I’ve had undereye circles for pretty much my entire life. I didn’t start to notice the dark hollows until I got older, but my baby photos prove that I’ve had them since birth. I’m 37 now, and while my undereye circles have never crippled my self-esteem, they have been hard to ignore given my line of work.
As a beauty and style blogger, part of my job requires me to constantly be in rooms with people who have great skin — including dermatologists. I’ve gone through bottles of the best eye creams and serums, but they only do so much. In social settings, I’d find myself throwing around the same question to pros: “What could I do to correct these hollow dark circles?” Nine times out of ten, they would recommend filler.
I didn’t truly entertain the possibility of correcting my eyes with injectables until I met dermatologist Michelle Henry, MD. Before meeting Dr. Henry, I hadn’t come across too many Black women with undereye filler. But here I was in front of a gorgeous Black woman who had it done herself, and who also happens to be a medical professional. I was ready to drop everything and get into her office immediately, and because I work in beauty, she offered to do the fillers free for the first time. I plan on getting the treatment again next month and it will cost me roughly $875. But the price can vary depending on your doctor.
Filler taught me about the importance of patience and making informed, empowered decisions.
I thought that I would only need one vial of filler to correct my hollows, but once I was in the chair at Dr. Henry’s office, she recommended one vial of Juvederm Ultra per eye. She started by applying numbing cream under my eyes and on the tops of my cheeks. The injections felt like a quick pinch in some areas, and were more painful where my skin was more concave. I had a mild reaction to the cream, and developed a small rash and slight puffiness where it was applied, which I was told is completely normal. My face was slightly swollen for the first few days after my procedure, but my skin instantly looked lifted.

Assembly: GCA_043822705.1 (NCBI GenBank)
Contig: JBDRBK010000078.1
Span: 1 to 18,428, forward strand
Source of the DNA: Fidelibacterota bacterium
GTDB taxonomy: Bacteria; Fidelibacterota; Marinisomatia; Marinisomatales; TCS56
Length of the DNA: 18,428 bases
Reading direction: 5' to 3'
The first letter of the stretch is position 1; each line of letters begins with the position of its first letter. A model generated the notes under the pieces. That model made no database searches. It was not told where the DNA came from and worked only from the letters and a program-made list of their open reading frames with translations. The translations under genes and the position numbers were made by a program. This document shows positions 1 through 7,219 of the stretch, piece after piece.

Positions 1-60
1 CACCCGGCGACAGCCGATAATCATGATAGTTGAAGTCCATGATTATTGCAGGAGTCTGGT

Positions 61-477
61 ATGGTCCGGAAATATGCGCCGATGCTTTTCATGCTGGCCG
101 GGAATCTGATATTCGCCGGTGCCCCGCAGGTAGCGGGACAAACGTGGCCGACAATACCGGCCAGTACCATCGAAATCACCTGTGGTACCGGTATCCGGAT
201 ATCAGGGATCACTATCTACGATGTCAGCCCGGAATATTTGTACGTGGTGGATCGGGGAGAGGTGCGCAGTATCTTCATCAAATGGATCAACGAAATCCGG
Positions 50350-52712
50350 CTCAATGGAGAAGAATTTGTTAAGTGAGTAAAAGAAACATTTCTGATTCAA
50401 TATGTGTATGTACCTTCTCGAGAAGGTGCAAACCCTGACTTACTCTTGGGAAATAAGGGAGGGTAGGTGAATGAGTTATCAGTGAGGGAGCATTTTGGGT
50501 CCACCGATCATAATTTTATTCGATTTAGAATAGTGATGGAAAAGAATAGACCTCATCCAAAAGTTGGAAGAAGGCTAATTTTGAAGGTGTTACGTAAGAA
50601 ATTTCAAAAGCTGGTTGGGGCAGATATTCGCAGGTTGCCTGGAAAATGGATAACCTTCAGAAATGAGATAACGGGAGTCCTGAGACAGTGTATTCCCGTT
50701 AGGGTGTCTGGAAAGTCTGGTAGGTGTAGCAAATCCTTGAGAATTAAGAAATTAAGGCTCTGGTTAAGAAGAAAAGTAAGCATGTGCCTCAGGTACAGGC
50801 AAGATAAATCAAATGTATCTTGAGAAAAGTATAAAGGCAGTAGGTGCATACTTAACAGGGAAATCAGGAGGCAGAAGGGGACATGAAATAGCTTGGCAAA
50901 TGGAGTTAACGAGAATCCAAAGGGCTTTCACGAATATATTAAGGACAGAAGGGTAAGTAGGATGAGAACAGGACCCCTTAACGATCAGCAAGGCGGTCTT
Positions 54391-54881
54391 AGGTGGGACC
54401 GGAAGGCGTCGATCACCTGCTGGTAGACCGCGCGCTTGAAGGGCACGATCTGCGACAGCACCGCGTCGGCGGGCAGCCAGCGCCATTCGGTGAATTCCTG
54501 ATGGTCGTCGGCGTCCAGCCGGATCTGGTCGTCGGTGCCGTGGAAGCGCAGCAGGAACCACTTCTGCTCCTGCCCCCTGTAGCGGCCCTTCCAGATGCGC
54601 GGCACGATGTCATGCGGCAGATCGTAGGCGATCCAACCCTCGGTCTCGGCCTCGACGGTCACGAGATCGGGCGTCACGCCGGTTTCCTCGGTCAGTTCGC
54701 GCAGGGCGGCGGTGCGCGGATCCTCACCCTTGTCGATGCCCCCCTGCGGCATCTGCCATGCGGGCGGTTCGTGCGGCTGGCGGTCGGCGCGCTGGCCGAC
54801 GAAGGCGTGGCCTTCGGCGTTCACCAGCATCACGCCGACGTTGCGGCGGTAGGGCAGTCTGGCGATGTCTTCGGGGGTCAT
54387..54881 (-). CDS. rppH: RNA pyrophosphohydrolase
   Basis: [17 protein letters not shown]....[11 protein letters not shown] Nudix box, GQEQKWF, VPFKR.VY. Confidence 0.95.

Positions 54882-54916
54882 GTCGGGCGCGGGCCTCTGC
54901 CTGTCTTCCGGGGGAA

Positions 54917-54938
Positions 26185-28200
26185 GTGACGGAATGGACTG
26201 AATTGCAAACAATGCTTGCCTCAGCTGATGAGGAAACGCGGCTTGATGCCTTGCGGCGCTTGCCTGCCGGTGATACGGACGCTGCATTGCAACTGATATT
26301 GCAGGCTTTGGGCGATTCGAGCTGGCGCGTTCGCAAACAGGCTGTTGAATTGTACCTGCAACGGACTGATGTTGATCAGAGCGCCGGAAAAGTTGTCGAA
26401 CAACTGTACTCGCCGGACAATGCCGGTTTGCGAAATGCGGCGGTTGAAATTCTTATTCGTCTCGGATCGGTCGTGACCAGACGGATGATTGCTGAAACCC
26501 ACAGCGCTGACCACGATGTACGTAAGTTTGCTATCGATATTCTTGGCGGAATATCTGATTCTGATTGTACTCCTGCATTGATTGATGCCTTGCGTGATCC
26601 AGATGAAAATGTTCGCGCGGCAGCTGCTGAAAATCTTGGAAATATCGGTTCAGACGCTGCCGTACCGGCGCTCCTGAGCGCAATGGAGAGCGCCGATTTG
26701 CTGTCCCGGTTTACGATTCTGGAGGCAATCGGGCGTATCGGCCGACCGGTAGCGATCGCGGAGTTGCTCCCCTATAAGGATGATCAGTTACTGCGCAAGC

Almost three weeks after the procedure, I started to get a better feel for how my face looked free of dark circles. They were virtually gone, but I was still slightly puffy around my nose and eye area. I consulted with Dr. Henry, who told me about an enzyme that can be injected to break down some of the filler. I decided to do it, and the puffiness significantly subsided right away. I was on my way to smooth undereyes.
There was residual darkness around the injection site. It sounds scary considering that Black women are prone to discoloration, but it wasn’t the worst thing in the world. I was able to cover any spots with makeup before they naturally faded. Once I was healed completely, I was in love. My dark hollows were gone and I was thrilled with the way I looked with and without makeup. My followers couldn’t put their finger on what was different about my appearance, but I received a lot of “you look refreshed” comments.
Filler taught me about the importance of patience and making informed, empowered decisions. “Black don’t crack” is a notion that many of us live by, but I’ve never really subscribed to. Black may crack if you’re not taking care of it. Over the years, I’ve learned that you can use a little something to preserve your skin — whether it’s sunscreen, a chemical peel, or, in my case, undereye filler. The key, in my opinion, is to make informed decisions about the choices you are making for you. Do your research and, ultimately, do what makes you happy.
If I went broke and couldn’t pay for filler, I’d learn to be content with my dark circles. But I’m coming up on my one-year filler anniversary, and I would 100% do it all over again. I feel like a better version of myself — and who wouldn’t want that?
No Filter is a week-long series of frank, honest stories about cosmetic procedures — without judgment, sugar-coating, or stigma.
This story has been updated.